The 1st real1 program I e’er remember writing was in what I thought was C++, but was closer to C. The header includes were C-style & none o’ my programs used classes ( though there is a C-style struct ) or STL. The only thing “C++” ’bout this program was that it had a CPP extention & didn’t put “void” in empty parameter lists. Nonetheless, I was confused by these 2, since I called this folder “C++” & remember reading a ( quite terrible )2 book on C++ @ the time.
There was no particular inspiration. When I was a teen I’d oft check out wildly different nonfiction books from my local library. ’Twas in a songwriting book that I learned that imperfect rhymes are better than perfect, since they’re generally fresher ( none o’ that moon-june shit ); ’twas in a podcast book I learned ’bout Audacity; ’twas @ the end o’ an ol’ For-Dummies book ’bout YouTube that I got to read the writer pontificate ’bout how to survive in an apocalypse ( I think the For-Dummies books let writers write whatever the hell they wanted in the last few chapters ); & ’twas in Game Programming All in One that I truly 1st learned how to program, round the spring & summer o’ 2009, I think.
I used to have this idea that a simple “enemy chases you & hurts you if it touches you” was the best simple game idea to do 1st. I think I got the idea from reading ’bout Atari founder, Nolan Bushnell’s, 1st program on some ancient computer, which I read ’bout in yet ’nother nonfiction book, The Ultimate History of Video Games, by Steven L. Kent, a hefty 600+ page book that I highly recommend. Thus, this was the gameplay o’ my 1st game, “Nihilly the Nihilist”… or “Nilly”. I was ne’er consistent on that part. Also, I always pronounced it “Nilly” till I finally learned the proper way to pronounce “nihilist”. You were chased by somewhat KKK-looking guys with white bandanas wrapped round their faces & deep black holes for eyes called “Fucksters”. You can see that this was an immensely edgy fox-&-chicken game worthy o’ Edmund McMillen.
That’s ’bout it for art design. I couldn’t comprehend such arcane concepts as programming backgrounds ( I think I was so paranoid ’bout resource use for some reason that I feared redrawing so many graphics every frame or something — I don’t know. I also thought objects were resource intensive & should only be used for “big” things, whatever those were, for some reason. You can probably see that I still thought o’ computers as some magic too powerful to use without discretion ); therefore gameplay was played o’er plain purple. Not sure what that purple was s’posed to represent — other than a way for hackers to figure out how to steal my passwords, ’course. The title screen was just whatever font Allegro decided, apparently, o’er blue background — presumably inspired by ol’ Final Fantasy games. Maneuvering menus was programmed through a bunch o’ lock integers acting as booleans ( & global, to boot, for some reason ) so that 1 button press wouldn’t cascade through all the options.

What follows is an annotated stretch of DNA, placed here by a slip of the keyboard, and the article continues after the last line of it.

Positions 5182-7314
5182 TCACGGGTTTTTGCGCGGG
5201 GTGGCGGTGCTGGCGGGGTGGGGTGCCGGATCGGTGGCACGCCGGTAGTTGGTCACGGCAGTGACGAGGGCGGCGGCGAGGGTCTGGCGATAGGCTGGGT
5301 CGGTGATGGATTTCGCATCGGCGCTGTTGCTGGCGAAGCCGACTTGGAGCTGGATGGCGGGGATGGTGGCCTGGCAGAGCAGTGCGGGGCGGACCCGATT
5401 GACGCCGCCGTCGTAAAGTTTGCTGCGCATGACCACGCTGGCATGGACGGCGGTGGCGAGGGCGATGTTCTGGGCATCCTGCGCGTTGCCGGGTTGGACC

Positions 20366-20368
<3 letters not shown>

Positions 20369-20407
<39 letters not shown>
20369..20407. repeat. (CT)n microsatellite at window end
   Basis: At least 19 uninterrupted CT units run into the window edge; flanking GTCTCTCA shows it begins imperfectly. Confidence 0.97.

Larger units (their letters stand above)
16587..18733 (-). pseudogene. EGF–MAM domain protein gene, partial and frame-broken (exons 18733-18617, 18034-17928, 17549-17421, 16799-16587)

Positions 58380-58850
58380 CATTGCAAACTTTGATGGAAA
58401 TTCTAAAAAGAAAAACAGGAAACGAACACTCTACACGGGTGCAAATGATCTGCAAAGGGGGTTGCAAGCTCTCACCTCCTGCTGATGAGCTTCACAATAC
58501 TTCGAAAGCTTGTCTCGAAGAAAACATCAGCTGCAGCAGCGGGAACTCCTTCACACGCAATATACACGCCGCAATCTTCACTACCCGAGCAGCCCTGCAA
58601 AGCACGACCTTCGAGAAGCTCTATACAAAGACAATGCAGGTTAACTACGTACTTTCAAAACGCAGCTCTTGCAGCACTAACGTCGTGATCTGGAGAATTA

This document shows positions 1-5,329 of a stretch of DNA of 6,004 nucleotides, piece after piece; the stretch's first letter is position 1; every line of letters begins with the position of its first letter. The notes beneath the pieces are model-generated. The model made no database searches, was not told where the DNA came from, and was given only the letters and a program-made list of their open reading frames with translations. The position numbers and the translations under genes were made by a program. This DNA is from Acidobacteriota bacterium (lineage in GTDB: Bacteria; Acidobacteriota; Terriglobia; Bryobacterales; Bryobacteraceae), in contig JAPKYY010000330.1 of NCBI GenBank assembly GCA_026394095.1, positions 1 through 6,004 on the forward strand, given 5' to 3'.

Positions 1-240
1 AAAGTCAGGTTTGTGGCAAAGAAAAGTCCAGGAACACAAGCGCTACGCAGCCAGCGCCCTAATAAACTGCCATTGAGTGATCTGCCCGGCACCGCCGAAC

If you look @ the linked code, you’ll see that I had a strange method o’ indention. Interestingly, I still used the Allman for braces, though conditional statements & function calls would randomly fall out o’ this pattern. Mo’ importantly, you’ll notice that I didn’t quite understand functions very well. I seemed to view them as simply a means o’ dividing game states, & nothing mo’, while blissfully copypasting large chunks o’ code. Also, for some reason I made every function return an int, e’en though none o’ them are used for anything. Each frame o’ each sprite is just it’s own graphic file plopped right into the big “gameplay” function. @ the time, I certainly didn’t know what the “*” next to the “BITMAP” type was for, but I dutifully copied & pasted it there as the book told me to do.
As a larf, I downloaded Allegro 4 & compiled this program. Unsurprisingly, it’s utterly broken. Content stretches far past the end o’ the screen & everything runs ridiculously fast, like a 90s game that comes free with Cap’n Crunch cereal. I guess that’s to be expected when I was too naive to understand the whole complexity o’ framerate maintenance & I test my software on a 169MB-RAM laptop that was mo’ than a decade ol’ e’en back when I had it ( how I miss you, Grape Faithful ). Also, Valgrind told me it had 16 whole bytes o’ leaked memory, which is, oddly, less than an empty program programmed in D, apparently — a’least on my computer.
As part o’ my nostalgic research, I actually tracked down the book I learned from, which is apparently on GitHub. There I learned that the writer said he was writing his code as C++ projects with mostly plain C to keep his code from sucumbing to C++’s object infection, STDs, & colon cancer. I also learned that apparently the GameCube & Game Boy Advance SDKs, or whatever, used GCC. He also hilariously recommends readers to actually learn C before starting, which I didn’t do.
There were a few other programs I made round this time, too. In my language arts class @ the time I had to memorize the work, the chapter, & the speaker of certain quotes from works like Macbeth & The Waste Lands, so I made some quiz program that showed my amazing understanding o’ functions by having each question have its own function — there was no fucking way that version o’ me would understand the complexities o’ passing string pointers & concatenating them with the parts o’ the question that didn’t differ ’tween questions. I think I did figure out how to have tree tiles based on multidimensional arrays in 1 program. But none o’ it went anywhere, & I soon lost interest & didn’t come back to programming till 2014.